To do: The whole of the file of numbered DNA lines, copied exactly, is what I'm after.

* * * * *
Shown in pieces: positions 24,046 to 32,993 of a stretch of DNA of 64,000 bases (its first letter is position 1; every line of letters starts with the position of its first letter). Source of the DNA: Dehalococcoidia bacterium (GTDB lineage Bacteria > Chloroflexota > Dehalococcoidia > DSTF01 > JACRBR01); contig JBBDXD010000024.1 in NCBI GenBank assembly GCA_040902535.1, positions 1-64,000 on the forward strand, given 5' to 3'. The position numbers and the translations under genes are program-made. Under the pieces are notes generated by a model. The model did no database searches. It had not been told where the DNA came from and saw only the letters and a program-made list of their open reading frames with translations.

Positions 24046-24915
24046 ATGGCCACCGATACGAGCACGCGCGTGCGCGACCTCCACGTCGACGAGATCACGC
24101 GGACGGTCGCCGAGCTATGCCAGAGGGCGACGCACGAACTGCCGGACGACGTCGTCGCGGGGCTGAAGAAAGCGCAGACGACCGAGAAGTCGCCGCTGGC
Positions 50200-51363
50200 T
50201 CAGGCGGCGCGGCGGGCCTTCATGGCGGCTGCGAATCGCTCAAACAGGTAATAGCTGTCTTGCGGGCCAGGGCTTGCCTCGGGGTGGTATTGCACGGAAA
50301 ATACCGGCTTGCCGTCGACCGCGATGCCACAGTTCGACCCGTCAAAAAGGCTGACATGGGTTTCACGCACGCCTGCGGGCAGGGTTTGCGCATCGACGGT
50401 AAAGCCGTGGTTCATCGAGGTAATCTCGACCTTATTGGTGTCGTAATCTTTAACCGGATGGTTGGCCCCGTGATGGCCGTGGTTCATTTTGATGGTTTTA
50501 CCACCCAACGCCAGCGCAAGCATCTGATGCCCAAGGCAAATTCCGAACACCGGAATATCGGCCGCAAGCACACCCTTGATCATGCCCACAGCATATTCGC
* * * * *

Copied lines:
Shown in pieces: positions 24,046 to 32,993 of a stretch of DNA of 64,000 bases (its first letter is position 1; every line of letters starts with the position of its first letter). Source of the DNA: Dehalococcoidia bacterium (GTDB lineage Bacteria > Chloroflexota > Dehalococcoidia > DSTF01 > JACRBR01); contig JBBDXD010000024.1 in NCBI GenBank assembly GCA_040902535.1, positions 1-64,000 on the forward strand, given 5' to 3'. The position numbers and the translations under genes are program-made. Under the pieces are notes generated by a model. The model did no database searches. It had not been told where the DNA came from and saw only the letters and a program-made list of their open reading frames with translations.

Positions 24046-24915
24046 ATGGCCACCGATACGAGCACGCGCGTGCGCGACCTCCACGTCGACGAGATCACGC
24101 GGACGGTCGCCGAGCTATGCCAGAGGGCGACGCACGAACTGCCGGACGACGTCGTCGCGGGGCTGAAGAAAGCGCAGACGACCGAGAAGTCGCCGCTGGC
Positions 50200-51363
50200 T
50201 CAGGCGGCGCGGCGGGCCTTCATGGCGGCTGCGAATCGCTCAAACAGGTAATAGCTGTCTTGCGGGCCAGGGCTTGCCTCGGGGTGGTATTGCACGGAAA
50301 ATACCGGCTTGCCGTCGACCGCGATGCCACAGTTCGACCCGTCAAAAAGGCTGACATGGGTTTCACGCACGCCTGCGGGCAGGGTTTGCGCATCGACGGT
50401 AAAGCCGTGGTTCATCGAGGTAATCTCGACCTTATTGGTGTCGTAATCTTTAACCGGATGGTTGGCCCCGTGATGGCCGTGGTTCATTTTGATGGTTTTA
50501 CCACCCAACGCCAGCGCAAGCATCTGATGCCCAAGGCAAATTCCGAACACCGGAATATCGGCCGCAAGCACACCCTTGATCATGCCCACAGCATATTCGC